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January 07, 2010

Sermon On the Mount

I'm going to do this. I'm going to memorize the sermon on the mount; the book of Matthew, Chapters 5-7. It may take the entire year; I don't care. I think of all the random tidbits and useless lyrics that will continue to enter my mind; and the volume of Matthew 5 - 7 is nothing.

If granted the days, I will do this. I make a good legalist, so why not put that to good use? I've read through the entire Bible at least three times since I started reading it in 1998. That's no big deal. Two of those times, I've attempted to slow down and not "just get through it." One of those times I've went along highlighting scholarly study notes dealing with context and history, translation and meaning.

I'm excited about this. I want to own the sermon on the mount. I want it to permeate my thoughts and have it leap from the edge of my actions. I want to see God.

Why? Because it will be really cool to step up in front of the congregation or a big crowd at the boardwalk and belt it out and impress everyone. They'll all be saying, "look how awesome that guy is."

No. I'm doing this because the sermon on the mount is deep and practical. Because it's often held as containing the central tenets of the faith. Because it contains the kinds of statements that turn things of this world upside down and backwards and at the same time reveal great truth.

Because catching a real living example, even just a glimpse, of these teachings lived out always makes a huge impact on me. I mean, I hear THIS SONG inspired by the sermon on the mount and for a few hours I'm left operating only about half in this world. I watched tHIS Metallica movie/video, and sat there stunned. Really Metallica, "blessed are the merciful?" The sermon on the mount kicks more ass than even those guitar riffs. Well, not really. But if wise sayings and hard truths that inspire you and challenge your very being and usher peace and love and holiness from heaven to earth could kick ass, then the sermon on the mount is definitely ass kicking time.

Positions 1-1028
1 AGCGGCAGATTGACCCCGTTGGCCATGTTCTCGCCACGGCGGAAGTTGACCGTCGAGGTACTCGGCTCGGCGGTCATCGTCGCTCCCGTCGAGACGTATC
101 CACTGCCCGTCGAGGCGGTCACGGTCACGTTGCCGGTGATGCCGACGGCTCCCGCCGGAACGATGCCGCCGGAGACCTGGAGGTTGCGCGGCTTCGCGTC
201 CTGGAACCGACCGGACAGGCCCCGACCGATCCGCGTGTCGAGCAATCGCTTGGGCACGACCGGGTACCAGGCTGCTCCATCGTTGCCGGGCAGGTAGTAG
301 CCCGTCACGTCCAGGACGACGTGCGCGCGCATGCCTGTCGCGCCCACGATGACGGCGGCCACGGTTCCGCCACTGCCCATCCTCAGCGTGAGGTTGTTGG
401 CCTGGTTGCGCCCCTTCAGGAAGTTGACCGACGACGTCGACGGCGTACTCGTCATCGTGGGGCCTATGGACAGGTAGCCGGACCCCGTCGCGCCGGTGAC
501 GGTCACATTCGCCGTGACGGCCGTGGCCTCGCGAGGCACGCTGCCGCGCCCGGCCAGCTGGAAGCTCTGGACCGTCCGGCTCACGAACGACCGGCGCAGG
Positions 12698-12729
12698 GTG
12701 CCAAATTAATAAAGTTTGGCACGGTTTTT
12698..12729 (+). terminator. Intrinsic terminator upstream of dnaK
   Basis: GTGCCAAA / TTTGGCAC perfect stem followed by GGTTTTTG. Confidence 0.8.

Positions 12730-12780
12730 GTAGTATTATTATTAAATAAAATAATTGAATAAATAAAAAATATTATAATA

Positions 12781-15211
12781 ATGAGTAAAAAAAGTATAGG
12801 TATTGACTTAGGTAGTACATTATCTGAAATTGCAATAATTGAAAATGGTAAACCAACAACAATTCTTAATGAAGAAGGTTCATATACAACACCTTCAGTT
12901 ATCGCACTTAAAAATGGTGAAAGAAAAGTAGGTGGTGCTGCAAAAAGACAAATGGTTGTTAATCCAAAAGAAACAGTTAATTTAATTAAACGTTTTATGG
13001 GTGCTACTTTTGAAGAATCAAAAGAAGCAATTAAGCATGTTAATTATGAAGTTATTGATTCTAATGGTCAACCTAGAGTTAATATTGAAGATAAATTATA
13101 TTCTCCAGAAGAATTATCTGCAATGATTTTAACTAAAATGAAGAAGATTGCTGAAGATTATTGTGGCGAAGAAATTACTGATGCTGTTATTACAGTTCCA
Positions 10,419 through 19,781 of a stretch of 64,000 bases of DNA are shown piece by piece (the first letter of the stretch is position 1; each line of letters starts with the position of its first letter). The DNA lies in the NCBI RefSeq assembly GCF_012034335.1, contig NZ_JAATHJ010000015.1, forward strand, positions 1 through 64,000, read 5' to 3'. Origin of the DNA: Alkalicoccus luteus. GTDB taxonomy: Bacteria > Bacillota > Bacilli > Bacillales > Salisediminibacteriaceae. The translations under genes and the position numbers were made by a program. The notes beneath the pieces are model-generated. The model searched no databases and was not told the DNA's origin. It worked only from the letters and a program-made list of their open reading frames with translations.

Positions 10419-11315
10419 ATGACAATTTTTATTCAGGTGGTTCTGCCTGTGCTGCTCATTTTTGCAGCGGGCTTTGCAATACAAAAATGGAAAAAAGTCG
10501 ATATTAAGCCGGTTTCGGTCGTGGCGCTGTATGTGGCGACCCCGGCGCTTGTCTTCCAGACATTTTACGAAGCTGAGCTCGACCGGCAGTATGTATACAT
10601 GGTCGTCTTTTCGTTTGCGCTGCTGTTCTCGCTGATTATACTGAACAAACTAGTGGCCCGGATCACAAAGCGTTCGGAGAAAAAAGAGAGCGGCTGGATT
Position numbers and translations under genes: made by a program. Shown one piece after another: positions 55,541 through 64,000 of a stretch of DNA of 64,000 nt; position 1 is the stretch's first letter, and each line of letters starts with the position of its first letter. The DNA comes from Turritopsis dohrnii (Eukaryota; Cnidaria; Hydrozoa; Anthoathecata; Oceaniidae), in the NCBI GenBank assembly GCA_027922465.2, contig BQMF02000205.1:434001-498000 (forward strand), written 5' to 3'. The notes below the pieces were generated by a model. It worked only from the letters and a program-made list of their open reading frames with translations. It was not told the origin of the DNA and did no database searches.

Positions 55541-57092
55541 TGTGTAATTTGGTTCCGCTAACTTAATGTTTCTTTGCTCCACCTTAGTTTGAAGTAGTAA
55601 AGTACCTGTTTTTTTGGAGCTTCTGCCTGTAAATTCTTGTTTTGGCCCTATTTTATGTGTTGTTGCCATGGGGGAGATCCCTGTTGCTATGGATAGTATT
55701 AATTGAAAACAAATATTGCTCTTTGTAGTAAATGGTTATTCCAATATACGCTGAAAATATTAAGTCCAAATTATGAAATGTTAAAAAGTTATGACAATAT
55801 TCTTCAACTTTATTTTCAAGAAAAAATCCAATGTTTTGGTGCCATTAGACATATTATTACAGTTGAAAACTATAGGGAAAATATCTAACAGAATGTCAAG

The clear directive to do this came from a dash of prayer, a 2-sentence blurb in Relevant magazine, and this essay I came across a while ago (portion copied below).

So if not the whole bible, perhaps I could know the New Testament and come to understand the foundations of the Christian faith. And if the New Testament is too much to fathom, then maybe I could know the gospel stories of Jesus. And if not the gospels, then how about Matthew? And if not Matthew, then surely the sermon on the mount could be known. And if not the sermon, then at least the beatitudes. And if not the beatitudes, then I would like to know the first beatitude.

I would like to know what Jesus meant when he said, “Blessed are the poor in spirit, for theirs is the Kingdom of Heaven.”

I would like to know poverty of Spirit, for poverty is all I am left with. I would like the courage to be made poor before the shattering depth of the Creator and alongside the unthinkable breadth of humanity. Spiritual poverty is all I ask for now, and it is more than I can handle.

After this post, it won't be brought up on my end. I need to do this not as any church or group thing. Surely, hopefully, this commitment will pervade my words and deeds in the clinic and at home and at the blog, but you won't hear it brought up directly in this context again.

So yes, as the world continues moving forward in exponentially greater leaps and bounds, I will be devoting some significant portion of time trying to memorize and understand something a Gallilean carpenter said a couple thousand years ago. I can't think of much better.

Blessed are the pure in heart, for they will see God.

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1 comment:

Matt said...

great goal! listen to a recording of it in whatever translation you're using when you're doing other things.

"sulati" is my word verification, which sounds like either a greeting or a farewell in some language from "the east"